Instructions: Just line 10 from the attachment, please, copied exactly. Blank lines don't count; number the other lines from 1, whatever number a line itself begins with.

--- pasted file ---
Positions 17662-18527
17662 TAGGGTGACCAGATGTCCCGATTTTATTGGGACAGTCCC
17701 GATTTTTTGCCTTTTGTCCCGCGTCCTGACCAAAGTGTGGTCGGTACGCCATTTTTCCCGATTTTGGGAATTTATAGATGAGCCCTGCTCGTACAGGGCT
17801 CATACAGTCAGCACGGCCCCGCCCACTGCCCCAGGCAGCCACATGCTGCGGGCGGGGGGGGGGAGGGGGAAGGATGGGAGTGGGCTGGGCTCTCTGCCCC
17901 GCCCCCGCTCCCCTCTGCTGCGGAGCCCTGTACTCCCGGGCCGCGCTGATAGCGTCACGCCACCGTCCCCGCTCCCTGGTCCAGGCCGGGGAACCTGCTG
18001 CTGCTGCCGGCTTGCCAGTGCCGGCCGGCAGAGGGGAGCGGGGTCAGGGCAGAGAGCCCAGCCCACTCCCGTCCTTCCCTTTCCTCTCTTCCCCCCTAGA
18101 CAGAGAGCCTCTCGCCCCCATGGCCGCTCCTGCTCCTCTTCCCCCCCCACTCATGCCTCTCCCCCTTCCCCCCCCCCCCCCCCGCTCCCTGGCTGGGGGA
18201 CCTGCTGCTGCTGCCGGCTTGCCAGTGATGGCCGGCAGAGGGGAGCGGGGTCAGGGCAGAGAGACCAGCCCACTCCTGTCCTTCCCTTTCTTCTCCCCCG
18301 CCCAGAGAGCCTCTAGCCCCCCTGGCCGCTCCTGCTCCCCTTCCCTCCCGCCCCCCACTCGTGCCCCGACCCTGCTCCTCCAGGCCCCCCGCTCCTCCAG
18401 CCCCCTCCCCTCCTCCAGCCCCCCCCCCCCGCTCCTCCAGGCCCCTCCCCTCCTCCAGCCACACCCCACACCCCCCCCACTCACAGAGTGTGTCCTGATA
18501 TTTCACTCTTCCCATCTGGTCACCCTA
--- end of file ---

18401 CCCCCTCCCCTCCTCCAGCCCCCCCCCCCCGCTCCTCCAGGCCCCTCCCCTCCTCCAGCCACACCCCACACCCCCCCCACTCACAGAGTGTGTCCTGATA